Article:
Criminal Law

By Jane Carey


Discharge of jury reinforces need for judge-alone trials

On Tuesday afternoon the Chief Justice of the ACT Supreme Court discharged a jury in the case of Gabrielle Woutersz, the young girl charged with the murder of her mother in October 2014.

The trial itself had gone for about four weeks and the jury had been deliberating for almost three weeks after that.

The Canberra Times reported that some of the jurors wept as the Chief Justice thanked them for their service to the community.  Quite frankly, I don’t blame them.  These 12 people have had their lives consumed by this tragic story for the last seven weeks or so.

Any murder trial is difficult for a jury to deal with, however there were aspects of this matter that made it particularly complex, particularly for a jury of 12 laypeople with no legal training.

It was not disputed the accused had killed her mother – the issue in dispute was whether she was suffering from a mental impairment at the time of the killing and, in particular, whether that mental impairment meant she did not know the nature and quality of her conduct; she did not know the conduct was wrong; or she could not control her conduct.

As convoluted as the defence of mental impairment is, in this case it was further complicated by the impact the accused’s drug use may have had on the development of her mental health problem.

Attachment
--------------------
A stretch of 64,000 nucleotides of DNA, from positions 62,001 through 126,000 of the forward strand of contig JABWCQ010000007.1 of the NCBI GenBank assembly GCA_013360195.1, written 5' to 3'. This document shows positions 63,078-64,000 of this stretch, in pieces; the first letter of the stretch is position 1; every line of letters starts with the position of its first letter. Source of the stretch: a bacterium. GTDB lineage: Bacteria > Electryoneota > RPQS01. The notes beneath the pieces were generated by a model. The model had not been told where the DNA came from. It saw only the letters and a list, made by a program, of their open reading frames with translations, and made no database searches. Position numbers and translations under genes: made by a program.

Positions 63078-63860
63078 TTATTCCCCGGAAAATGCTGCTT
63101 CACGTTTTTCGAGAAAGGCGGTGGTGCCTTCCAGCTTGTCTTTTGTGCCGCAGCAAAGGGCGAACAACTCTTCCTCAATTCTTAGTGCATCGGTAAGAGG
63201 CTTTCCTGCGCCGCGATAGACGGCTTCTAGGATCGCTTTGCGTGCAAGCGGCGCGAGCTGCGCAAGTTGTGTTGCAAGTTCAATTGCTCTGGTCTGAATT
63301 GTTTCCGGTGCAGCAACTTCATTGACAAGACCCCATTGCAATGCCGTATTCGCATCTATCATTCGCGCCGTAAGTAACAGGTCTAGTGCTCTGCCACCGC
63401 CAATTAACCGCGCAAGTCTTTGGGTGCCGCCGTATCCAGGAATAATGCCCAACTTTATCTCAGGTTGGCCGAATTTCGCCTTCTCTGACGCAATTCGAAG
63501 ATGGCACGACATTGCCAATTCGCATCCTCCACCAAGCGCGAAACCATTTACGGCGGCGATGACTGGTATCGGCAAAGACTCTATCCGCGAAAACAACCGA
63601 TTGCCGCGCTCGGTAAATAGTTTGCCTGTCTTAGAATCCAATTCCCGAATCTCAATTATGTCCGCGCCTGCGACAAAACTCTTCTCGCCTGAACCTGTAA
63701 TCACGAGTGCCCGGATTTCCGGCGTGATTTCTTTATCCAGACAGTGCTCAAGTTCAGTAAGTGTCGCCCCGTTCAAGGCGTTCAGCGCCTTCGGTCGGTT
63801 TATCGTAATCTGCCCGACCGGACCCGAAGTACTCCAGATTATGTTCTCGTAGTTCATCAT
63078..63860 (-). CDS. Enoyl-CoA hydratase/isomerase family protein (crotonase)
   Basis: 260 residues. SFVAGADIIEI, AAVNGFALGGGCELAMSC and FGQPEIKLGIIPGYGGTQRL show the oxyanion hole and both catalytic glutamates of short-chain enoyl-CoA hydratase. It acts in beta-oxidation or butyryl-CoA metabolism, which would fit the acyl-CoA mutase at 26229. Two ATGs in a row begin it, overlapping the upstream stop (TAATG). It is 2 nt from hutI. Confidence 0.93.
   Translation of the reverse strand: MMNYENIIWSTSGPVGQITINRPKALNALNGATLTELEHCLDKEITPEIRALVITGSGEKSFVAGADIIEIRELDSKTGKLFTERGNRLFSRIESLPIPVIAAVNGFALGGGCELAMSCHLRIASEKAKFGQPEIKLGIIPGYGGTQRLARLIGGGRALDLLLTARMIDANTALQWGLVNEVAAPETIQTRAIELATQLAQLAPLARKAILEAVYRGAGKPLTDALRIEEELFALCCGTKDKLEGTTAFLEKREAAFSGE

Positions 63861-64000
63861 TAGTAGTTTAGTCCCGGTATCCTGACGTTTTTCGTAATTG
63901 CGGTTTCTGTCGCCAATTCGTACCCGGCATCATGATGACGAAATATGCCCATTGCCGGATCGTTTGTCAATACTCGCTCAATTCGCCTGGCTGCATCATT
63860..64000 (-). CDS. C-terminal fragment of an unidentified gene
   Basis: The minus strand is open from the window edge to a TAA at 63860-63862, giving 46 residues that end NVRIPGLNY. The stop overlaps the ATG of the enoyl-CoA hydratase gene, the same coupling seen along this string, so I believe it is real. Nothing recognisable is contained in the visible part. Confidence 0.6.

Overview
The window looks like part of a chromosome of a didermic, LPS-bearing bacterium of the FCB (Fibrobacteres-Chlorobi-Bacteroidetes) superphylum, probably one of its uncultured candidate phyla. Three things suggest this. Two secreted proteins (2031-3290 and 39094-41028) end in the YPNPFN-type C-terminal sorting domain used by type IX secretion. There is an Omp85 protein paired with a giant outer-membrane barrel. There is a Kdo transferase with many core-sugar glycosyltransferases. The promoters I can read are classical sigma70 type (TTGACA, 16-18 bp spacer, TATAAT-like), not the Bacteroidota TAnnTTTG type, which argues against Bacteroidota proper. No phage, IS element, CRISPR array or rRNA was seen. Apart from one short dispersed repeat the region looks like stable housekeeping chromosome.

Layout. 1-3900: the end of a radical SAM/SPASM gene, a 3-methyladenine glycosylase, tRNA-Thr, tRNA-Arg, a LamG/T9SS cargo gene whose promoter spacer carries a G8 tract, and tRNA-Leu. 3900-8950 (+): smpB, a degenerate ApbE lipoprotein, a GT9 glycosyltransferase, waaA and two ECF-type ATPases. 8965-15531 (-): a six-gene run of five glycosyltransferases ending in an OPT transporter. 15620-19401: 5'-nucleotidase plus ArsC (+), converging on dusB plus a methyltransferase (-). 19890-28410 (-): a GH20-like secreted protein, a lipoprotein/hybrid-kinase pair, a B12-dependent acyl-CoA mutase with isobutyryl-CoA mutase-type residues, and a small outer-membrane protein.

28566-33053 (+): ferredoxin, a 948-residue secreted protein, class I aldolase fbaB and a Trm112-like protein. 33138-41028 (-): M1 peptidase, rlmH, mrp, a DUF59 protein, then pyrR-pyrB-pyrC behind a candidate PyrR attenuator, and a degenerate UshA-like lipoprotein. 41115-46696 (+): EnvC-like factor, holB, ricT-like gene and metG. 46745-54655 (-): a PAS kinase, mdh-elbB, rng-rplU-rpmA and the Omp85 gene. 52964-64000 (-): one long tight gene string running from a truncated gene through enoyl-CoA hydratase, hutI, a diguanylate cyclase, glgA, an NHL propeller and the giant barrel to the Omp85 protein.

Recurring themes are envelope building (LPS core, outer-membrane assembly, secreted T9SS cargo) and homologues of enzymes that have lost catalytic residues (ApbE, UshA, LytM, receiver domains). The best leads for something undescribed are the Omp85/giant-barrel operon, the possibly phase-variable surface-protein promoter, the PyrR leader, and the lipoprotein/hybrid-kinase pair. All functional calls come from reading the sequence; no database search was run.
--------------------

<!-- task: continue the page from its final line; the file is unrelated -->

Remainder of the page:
It is no surprise that the jury could not reach a verdict in this matter or that they were particularly upset with the outcome of the trial.  The legal issues involved in this case are too difficult to expect an entire jury of laypeople to comprehend the confusing expert evidence and the dense law on this issue; and then to apply the law correctly.

Up until 2011 in the ACT an accused was able to elect to have complex matters like this tried solely by a judge, without a jury.  In 2011 the ACT government amended the law so that serious criminal charges (sexual assaults and murders) must be tried by a jury.  In NSW and in other jurisdictions the option for a judge-alone trial remains if the parties agree or the Court considers it is in the interests of justice to do so.  This trial is the sort of matter that is routinely tried by judge-alone in those other jurisdictions, and rightly so.

The cost to the public purse for this trial must have been significant and will be repeated at the retrial later in 2017.  This case demonstrates that there is a real need for judge-alone trials in the ACT, especially in serious criminal matters when there are complex legal issues that need specialised consideration.  Perhaps the result in this case will prompt the ACT Government to reconsider their position.